WASHINGTON -- Lawyers for former House Speaker Dennis Hastert asked a federal court on Wednesday to sentence him to probation, arguing the Illinois Republican has already been tormented by damage to his reputation after his indictment for giving hush money to a former student he allegedly sexually abused.
Hastert, 74, pleaded guilty in October to evading banking laws when making payoffs to the former student, and was hospitalized with a stroke in December. In a sentencing memo, Hastert's lawyers asked the court to go easy on the former House speaker, who allegedly paid a former high school student millions to stay quiet about their inappropriate sexual relationship.
Hastert's sentencing, they wrote, will "be the most difficult day" in his life, and he will appear before the court "deteriorated both physically and emotionally, undoubtedly in part due to public shaming and humiliation of an unprecedented degree."
His lawyers wrote that while Hastert is "deeply sorry" for his "misconduct that occurred decades ago and the resulting harm he caused for others," his life had been "guided by his commitment to service." They touted his dedication to his family, his faith and his community, and asked the court to "consider the lives Mr. Hastert has impacted for the better, the contributions he has made, and his many good traits."
Hastert's lawyers do not go into detail about the "misconduct" he allegedly committed, but the court may hear specific allegations at the hearing. His alleged sexual abuse reportedly occurred before he entered politics, when he was a high school wrestling coach in the 1980s. He agreed to make payments to his alleged victim as part of an effort to keep information about his misconduct from going public.
But Hastert, his lawyers wrote, has been in a "state of despair caused by extreme isolation and the withdrawal of support from many friends and former colleagues." His work and reputation "have become forever tainted" and he has been "stung by the public repudiations of him that followed his indictment, including the removal of his portrait from the United States Capitol, the removal of his name from the public landmarks for which he passionately fought, and the characterization of his legacy as a 'black eye' on his county."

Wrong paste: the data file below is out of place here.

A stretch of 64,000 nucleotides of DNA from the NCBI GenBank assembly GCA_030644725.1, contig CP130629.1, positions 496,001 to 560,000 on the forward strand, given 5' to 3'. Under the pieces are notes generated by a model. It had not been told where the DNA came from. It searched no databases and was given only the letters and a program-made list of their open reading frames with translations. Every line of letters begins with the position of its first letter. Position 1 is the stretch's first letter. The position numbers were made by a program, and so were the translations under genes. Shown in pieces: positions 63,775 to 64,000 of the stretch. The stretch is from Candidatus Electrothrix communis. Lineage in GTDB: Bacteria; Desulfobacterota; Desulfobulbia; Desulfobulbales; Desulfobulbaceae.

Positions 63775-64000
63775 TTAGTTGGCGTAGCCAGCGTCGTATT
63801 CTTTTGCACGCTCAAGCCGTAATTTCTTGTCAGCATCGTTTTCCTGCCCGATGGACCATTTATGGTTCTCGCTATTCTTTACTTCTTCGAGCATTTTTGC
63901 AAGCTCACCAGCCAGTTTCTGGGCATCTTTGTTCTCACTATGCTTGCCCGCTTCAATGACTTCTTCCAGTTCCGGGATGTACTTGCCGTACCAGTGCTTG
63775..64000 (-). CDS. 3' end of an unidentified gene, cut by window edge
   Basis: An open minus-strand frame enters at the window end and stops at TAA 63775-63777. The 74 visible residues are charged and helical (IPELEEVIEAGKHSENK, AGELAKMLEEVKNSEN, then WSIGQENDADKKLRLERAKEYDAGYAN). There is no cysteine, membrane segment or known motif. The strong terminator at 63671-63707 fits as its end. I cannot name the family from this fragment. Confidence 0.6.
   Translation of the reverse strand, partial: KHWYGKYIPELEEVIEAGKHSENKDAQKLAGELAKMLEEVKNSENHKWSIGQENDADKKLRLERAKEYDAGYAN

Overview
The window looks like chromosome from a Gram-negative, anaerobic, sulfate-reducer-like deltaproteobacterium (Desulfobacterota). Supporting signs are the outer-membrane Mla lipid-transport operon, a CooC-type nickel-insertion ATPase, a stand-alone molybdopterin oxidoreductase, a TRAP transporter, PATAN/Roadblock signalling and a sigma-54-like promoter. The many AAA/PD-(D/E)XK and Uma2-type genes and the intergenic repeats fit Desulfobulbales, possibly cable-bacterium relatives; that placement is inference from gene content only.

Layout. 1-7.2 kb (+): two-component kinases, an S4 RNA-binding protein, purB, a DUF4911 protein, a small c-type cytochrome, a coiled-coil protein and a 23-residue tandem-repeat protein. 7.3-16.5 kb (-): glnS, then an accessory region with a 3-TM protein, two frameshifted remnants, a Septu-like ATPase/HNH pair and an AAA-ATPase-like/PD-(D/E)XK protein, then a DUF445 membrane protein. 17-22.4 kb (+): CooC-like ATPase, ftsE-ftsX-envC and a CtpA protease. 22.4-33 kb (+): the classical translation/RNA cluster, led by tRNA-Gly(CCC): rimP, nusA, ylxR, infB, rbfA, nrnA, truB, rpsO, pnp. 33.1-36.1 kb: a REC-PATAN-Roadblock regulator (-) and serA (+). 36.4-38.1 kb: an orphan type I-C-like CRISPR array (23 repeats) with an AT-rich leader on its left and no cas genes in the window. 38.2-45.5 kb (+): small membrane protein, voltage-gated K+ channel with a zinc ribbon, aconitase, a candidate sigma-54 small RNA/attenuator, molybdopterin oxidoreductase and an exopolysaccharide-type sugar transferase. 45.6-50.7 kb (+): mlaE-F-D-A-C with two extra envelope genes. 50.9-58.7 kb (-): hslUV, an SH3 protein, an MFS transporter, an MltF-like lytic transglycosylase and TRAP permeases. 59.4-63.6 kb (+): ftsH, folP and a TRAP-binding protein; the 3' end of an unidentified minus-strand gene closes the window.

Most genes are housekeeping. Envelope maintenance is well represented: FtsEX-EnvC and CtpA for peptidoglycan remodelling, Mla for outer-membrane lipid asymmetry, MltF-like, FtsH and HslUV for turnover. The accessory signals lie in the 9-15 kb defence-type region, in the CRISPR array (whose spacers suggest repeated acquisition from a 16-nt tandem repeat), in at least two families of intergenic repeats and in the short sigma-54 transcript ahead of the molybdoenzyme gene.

Hastert is "tormented" that his last name will disgrace his family members," his lawyers said, and he is concerned about the effect that the media coverage of his case has had on his wife.
"Mr. Hastert recognizes that his misconduct is the cause of this public disapproval and close scrutiny, and does not seek to shift responsibility," Hastert's lawyers wrote. "But as his counsel, we respectfully request that the Court consider the humiliation and isolation that Mr. Hastert and his family have already suffered when determining his sentence."
The lawyers also stated that Hastert would be in a nursing home if it wasn't for his family, reporting that he "needs assistance getting out of bed, toileting, bathing, and dressing himself."
No matter what punishment Hastert receives when he is sentenced later this month, things will never be the same as they were before allegations of sexual abuse came to light, the lawyers wrote.
"He knows that, for the rest of his life, wherever he goes, the public warmth and affection that he previously received will be replaced by hostility and isolation," his lawyers wrote. "Mr. Hastert recognizes that this change is due to his own conduct and is not in any way the fault of others, who rightly disapprove, but it is nonetheless painful for him."